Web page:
Taking action

When talking with education leaders, I often hear about the challenges associated with initiating change, particularly when it involves culture – the lack of time or capacity or the difficulties of simultaneously juggling numerous priority projects.

Yet if we do not act to deliver change where it is needed, we will get the same outcomes. While it is tempting to ensure everything is lined up and ready before we begin, imperfect action always beats perfect inaction – continual small changes and improvements can have a big impact.

Staff want to feel they belong, are valued, appreciated, and listened to. Simple everyday actions consistently done well, make a real difference:

Relate – before beginning to discuss work tasks, ask staff about themselves, even just for a minute or so, and converse as you pass in the corridors or in the staff room.

Be visible and present - recognise and praise staff when you see something being done well. ‘Managing by wandering around’ (MBWA) is not designed to monitor teaching or keep an eye on pupil behaviour, but rather to highlight positive experiences going on in school.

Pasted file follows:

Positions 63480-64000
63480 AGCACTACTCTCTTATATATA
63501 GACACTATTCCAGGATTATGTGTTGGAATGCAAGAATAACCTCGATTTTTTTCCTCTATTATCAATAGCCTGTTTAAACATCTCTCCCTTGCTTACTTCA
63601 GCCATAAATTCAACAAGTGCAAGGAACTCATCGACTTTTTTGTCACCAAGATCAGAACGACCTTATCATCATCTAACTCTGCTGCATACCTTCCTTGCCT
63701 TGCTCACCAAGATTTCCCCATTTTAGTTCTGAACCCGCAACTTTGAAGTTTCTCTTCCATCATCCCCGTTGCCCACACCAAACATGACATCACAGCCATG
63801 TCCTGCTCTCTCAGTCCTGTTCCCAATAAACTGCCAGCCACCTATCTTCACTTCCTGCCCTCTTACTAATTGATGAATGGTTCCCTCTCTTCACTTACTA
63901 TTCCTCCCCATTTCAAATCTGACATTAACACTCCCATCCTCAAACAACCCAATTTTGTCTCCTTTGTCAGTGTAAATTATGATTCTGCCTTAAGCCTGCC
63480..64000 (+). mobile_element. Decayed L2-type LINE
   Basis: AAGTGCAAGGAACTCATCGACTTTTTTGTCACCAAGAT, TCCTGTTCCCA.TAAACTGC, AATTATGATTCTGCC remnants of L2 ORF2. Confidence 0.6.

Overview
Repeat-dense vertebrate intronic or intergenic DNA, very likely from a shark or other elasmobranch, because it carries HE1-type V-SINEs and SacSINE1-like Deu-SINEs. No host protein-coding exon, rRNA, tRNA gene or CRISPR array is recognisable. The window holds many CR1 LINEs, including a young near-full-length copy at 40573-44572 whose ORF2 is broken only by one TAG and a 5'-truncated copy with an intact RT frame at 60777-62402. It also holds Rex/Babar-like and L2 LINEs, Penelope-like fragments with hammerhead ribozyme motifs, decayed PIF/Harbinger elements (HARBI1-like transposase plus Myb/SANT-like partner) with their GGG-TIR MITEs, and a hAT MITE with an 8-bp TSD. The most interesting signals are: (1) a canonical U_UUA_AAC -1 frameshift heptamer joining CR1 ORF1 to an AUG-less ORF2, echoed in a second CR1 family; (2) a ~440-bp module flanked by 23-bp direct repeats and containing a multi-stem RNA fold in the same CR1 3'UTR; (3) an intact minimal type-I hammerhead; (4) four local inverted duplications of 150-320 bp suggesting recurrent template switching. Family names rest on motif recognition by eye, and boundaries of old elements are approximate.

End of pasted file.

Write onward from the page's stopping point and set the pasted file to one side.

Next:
Involve staff in decisions that affect them - implementing change without an explanation creates feelings of powerlessness and lack of autonomy, which lower wellbeing. Be open and transparent and ensure staff members understand why an action is being taken. Promoting positive communication will help dissipate gossip and cliques.

Reduce workload – remove high effort and low impact activities and automate aspects of those that are high effort and high impact. If staff are given new or additional duties, remove a task that equates to the additional responsibilities.

Help and encourage staff to look after themselves – provide access to effective wellbeing resources – for example Welbee’s Wellbeing Toolkit, with resources to support both leadership and staff.

Professional development - alongside required school-wide PD, give staff access to personalised PD which meets their needs or interests.

Look after yourself - as a leader be a role model for colleagues - to help implement change you must live it yourself. For instance, if you are promoting an improved work/life balance with a suggested time for all staff to leave school, ensure you are among them.

The old models of education are changing, and to attract the best staff leaders must be open to new ideas and change. Recruitment, training, and retention are hot topics, and not just from a budgetary point of view. To prepare children and young people for the 21st Century, staff must be supported to embrace an increasing rate of change. Providing an attractive and supportive workplace culture with wellbeing at its centre, will help attract and retain staff, so it’s also the best place to start financially.

For further information, support, and advice about creating a culture with staff wellbeing at its centre, please contact